I think it's fair to say that it's never been easier to minimize frictional costs when it comes to investing in stocks.
Transaction costs these days are, at many brokerages, reasonable or better for stocks and ETFs.
Many fine low cost fund alternatives exist.
Yet what should be plain advantage is often converted into a curse.
In this CNBC appearance back in October, Warren Buffett said that "if you are buying a business to own...the idea of what the market does on any given day, it's just meaningless. What you really have to look at is where you expect the business to be 5 or 10 or 20 years from now."
That's how most will think about businesses that aren't traded daily but, because stocks are quoted so frequently, behavior is changed for the worse.
"...you can look at stock prices minute by minute. And that should be an advantage but many people turn it into a disadvantage."
Buffett wrote something similar earlier this year:
"Those people who can sit quietly for decades when they own a farm or apartment house too often become frenetic when they are exposed to a stream of stock quotations and accompanying commentators delivering an implied message of 'Don't just sit there, do something.' For these investors, liquidity is transformed from the unqualified benefit it should be to a curse." - From the 2013 Berkshire Hathaway (BRKa) Shareholder Letter
Low frictional costs and the convenience of buying and selling creates a temptation to try and be in and out of certain things at just the right time. What then usually happens is -- as a result of this behavior -- not only is the low frictional cost advantage lost or reduced, unnecessary mistakes get made. Making judgments about how price compares to value is far from easy, but it can be done. Mistakes occur when attempts at timing is added to the equation. Stocks move unexpectedly. Timing when to buy or sell, if not impossible, is difficult to do reliably well. Nor is it necessary. What matters far more is a reasonable appraisal of business value combined with patience and price discipline. Get that right and, in the long run, good things are more likely to happen.
Attempts at timing are more likely to subtract or, at a minimum, distract from what really counts.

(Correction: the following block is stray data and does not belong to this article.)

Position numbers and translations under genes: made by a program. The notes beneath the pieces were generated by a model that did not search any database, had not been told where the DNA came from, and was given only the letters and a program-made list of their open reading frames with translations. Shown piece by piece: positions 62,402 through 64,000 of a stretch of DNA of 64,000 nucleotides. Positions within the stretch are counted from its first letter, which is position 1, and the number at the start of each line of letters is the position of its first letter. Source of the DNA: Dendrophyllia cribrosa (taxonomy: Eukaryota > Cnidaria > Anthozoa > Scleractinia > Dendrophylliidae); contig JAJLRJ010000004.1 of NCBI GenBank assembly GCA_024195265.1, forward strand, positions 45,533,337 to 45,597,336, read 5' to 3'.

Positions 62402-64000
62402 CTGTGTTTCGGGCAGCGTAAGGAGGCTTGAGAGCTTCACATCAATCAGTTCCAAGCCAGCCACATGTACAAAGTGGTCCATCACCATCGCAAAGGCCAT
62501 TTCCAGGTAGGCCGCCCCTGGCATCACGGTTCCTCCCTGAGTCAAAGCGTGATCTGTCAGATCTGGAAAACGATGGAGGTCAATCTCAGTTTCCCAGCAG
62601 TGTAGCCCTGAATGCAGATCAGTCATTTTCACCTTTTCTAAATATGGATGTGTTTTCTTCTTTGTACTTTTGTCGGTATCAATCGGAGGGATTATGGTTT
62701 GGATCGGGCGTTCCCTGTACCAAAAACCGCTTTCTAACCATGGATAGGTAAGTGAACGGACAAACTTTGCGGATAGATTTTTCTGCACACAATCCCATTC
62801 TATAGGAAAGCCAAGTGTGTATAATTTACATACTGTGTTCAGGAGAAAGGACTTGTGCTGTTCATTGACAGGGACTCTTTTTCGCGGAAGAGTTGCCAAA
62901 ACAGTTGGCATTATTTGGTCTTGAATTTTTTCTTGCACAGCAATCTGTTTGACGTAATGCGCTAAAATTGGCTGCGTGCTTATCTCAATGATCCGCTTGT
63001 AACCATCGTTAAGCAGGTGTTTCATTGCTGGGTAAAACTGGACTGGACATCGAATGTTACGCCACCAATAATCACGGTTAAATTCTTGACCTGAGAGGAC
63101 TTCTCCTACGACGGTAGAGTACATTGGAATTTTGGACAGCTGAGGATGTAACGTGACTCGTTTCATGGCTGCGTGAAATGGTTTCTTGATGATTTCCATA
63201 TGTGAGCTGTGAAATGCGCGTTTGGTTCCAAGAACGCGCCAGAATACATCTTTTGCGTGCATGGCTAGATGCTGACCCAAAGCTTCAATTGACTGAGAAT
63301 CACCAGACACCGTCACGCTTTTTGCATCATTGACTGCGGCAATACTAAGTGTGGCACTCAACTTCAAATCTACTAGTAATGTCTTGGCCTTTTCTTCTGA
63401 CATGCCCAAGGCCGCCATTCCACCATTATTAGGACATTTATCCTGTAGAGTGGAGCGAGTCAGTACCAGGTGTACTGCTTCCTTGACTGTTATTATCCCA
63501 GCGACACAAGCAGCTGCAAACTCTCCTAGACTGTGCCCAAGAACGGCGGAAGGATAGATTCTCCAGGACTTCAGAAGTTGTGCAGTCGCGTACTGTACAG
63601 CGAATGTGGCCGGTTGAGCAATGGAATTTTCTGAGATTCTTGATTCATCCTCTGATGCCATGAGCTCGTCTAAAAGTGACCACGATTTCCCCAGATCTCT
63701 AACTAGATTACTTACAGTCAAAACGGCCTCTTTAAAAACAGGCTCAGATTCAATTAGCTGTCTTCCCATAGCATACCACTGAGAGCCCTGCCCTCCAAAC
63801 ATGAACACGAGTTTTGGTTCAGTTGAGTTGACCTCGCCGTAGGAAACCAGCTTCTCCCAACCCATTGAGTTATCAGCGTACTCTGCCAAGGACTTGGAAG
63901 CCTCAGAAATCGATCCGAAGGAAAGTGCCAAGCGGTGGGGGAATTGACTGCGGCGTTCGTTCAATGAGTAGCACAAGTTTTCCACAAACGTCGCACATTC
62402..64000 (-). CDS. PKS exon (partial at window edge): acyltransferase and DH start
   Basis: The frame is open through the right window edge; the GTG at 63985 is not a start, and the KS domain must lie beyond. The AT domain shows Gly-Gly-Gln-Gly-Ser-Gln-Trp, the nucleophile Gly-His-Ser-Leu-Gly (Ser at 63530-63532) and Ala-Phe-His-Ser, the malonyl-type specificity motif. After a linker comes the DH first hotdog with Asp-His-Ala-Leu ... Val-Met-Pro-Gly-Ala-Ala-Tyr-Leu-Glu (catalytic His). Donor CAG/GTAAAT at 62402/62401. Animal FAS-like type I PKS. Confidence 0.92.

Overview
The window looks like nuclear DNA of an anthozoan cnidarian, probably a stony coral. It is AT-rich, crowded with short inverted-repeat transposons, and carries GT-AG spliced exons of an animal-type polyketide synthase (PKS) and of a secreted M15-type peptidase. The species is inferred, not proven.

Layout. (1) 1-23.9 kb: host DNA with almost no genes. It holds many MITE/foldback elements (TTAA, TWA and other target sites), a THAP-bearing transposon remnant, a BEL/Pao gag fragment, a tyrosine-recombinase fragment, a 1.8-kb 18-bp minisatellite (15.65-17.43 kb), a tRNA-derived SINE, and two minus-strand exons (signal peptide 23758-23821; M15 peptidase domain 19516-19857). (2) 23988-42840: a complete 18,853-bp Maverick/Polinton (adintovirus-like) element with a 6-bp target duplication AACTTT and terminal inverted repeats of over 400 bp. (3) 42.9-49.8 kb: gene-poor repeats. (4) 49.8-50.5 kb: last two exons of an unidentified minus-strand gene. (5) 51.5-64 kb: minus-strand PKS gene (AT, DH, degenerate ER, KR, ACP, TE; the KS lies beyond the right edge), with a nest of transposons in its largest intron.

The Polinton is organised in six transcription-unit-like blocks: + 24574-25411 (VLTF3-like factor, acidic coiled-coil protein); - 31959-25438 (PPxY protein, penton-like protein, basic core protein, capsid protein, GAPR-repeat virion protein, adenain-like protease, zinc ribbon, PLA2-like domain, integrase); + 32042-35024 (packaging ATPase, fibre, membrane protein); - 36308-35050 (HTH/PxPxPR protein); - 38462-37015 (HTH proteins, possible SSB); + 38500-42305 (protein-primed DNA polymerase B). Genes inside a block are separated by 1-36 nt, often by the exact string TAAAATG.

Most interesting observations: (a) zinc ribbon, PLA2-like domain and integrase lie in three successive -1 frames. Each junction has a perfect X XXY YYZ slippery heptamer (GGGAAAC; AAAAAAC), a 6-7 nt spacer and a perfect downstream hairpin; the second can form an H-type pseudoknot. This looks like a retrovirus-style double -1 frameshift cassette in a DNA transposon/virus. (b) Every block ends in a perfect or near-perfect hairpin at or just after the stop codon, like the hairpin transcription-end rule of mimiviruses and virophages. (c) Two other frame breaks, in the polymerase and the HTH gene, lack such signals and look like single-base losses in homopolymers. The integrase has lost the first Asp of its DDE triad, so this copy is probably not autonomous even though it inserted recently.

So that means the relationship between price and value -- along with opportunity costs -- should primarily dictate action; timing should not.
Part of the problem is that some behave as if the mistakes will only be made by the other participants. Morgan Housel explains this tendency -- what's known as the bias blind spot -- the following way:
"People love reading about flaws people fall for when handling money. But few of them admit, or even realize, that they're reading about themselves."
He adds: "We're blind to our blindness."
Some think they can be in the right stock (or stock fund) at just the right time. What happens instead is they end up just compounding mistakes and incurring unnecessary costs when much less activity would have yielded a vastly better outcome.
Liquidity is much overrated. It can be an advantage, of course, but only up to a point.
"A modest amount of liquidity will service the true needs of a civilization. A large amount of liquidity will bring out the worst in human nature." - Charlie Munger at the 2008 Wesco Financial Shareholder Meeting
The risk that a stock or fund that's been bought might drop substantially gets most of the consideration. Loss aversion contributes greatly to this. Yet the risk that what can be bought sensibly today may at some point not be available at attractive prices -- though not in a predictable manner as far as timing goes -- deserves at least equal attention.